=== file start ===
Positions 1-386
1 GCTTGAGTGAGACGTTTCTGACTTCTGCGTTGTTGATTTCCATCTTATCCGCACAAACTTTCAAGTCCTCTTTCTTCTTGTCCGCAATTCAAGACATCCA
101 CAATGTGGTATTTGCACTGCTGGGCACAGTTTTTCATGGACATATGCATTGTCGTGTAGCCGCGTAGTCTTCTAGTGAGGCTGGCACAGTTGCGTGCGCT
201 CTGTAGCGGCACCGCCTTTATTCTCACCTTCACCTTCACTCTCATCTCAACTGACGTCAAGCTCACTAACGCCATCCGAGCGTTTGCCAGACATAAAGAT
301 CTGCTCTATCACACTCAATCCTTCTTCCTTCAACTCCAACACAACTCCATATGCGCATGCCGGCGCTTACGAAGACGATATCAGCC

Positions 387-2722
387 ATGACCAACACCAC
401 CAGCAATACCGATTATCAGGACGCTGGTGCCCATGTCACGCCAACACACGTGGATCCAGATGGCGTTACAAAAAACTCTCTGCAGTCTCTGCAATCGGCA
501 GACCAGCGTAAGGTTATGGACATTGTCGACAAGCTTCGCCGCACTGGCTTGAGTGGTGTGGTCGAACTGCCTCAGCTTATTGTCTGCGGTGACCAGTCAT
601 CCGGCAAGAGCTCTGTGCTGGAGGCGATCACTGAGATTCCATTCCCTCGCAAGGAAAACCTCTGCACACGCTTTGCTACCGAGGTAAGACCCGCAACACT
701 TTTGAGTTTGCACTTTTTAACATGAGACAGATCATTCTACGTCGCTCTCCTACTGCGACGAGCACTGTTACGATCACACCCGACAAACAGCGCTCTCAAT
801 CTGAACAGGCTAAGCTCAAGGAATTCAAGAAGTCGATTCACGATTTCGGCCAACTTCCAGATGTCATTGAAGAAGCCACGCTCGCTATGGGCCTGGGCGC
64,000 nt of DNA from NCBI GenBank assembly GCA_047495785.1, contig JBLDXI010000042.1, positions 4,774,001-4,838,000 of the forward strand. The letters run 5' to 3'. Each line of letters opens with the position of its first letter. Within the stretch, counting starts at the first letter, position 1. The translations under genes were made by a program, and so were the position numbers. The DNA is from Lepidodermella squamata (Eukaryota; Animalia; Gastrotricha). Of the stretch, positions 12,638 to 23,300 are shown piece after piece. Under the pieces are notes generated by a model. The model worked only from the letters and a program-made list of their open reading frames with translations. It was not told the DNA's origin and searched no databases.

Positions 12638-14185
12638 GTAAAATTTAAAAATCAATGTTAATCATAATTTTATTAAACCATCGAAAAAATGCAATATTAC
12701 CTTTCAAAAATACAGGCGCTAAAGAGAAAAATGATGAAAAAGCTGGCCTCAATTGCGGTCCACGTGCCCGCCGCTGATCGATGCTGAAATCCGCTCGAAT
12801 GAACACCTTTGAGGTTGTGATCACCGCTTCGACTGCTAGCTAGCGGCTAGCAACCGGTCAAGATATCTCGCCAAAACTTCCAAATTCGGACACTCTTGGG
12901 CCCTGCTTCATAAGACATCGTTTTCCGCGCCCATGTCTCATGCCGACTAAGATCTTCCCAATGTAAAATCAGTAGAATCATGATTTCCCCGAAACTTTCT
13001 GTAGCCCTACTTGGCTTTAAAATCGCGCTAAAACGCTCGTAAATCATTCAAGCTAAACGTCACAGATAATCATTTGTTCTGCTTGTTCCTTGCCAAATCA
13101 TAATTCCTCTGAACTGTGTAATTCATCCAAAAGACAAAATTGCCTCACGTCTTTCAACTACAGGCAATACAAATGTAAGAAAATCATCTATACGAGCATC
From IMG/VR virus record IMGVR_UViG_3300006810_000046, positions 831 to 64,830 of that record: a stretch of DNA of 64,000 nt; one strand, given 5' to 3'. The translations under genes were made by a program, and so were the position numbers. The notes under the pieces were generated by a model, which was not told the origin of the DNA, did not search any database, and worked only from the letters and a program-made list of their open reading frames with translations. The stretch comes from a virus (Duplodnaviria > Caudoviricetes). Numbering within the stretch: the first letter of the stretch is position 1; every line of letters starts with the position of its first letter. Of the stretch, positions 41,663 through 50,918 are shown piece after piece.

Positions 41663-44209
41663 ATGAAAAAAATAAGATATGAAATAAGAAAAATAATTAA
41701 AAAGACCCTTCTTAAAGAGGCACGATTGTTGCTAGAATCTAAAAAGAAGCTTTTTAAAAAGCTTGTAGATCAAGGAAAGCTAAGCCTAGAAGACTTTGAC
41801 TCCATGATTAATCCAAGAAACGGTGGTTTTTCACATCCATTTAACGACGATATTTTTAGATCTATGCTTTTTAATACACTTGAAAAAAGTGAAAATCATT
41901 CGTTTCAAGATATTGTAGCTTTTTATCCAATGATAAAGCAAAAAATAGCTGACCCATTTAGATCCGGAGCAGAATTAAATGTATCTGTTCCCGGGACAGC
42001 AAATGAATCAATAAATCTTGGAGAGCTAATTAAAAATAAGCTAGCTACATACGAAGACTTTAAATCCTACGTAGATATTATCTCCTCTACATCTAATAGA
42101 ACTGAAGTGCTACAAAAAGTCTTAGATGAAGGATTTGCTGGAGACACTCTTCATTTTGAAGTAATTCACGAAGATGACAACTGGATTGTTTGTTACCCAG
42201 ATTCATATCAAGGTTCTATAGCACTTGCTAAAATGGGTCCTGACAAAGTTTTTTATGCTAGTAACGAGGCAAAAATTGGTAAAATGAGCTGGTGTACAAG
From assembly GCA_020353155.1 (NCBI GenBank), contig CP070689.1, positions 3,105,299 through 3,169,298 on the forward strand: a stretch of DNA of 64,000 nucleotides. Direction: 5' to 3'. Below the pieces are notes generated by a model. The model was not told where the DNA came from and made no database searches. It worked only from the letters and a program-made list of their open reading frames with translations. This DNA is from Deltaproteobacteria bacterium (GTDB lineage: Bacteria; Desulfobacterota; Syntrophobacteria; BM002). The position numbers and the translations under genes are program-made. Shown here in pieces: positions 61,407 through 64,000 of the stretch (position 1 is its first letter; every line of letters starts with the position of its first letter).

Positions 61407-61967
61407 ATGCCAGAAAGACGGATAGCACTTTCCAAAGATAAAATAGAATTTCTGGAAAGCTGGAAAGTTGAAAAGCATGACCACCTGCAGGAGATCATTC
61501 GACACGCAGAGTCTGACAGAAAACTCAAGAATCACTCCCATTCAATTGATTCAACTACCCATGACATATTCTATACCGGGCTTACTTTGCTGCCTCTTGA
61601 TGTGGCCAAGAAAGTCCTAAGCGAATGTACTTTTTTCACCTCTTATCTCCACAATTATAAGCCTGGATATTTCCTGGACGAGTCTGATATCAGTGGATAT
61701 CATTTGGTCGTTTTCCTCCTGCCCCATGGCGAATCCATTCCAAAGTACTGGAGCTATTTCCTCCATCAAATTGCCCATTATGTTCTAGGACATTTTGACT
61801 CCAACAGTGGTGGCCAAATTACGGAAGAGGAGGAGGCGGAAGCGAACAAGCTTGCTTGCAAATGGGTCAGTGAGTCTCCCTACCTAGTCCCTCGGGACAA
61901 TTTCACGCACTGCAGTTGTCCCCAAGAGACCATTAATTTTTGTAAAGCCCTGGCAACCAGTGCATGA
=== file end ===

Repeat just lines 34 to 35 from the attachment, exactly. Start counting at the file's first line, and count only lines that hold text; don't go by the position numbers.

61601 TGTGGCCAAGAAAGTCCTAAGCGAATGTACTTTTTTCACCTCTTATCTCCACAATTATAAGCCTGGATATTTCCTGGACGAGTCTGATATCAGTGGATAT
61701 CATTTGGTCGTTTTCCTCCTGCCCCATGGCGAATCCATTCCAAAGTACTGGAGCTATTTCCTCCATCAAATTGCCCATTATGTTCTAGGACATTTTGACT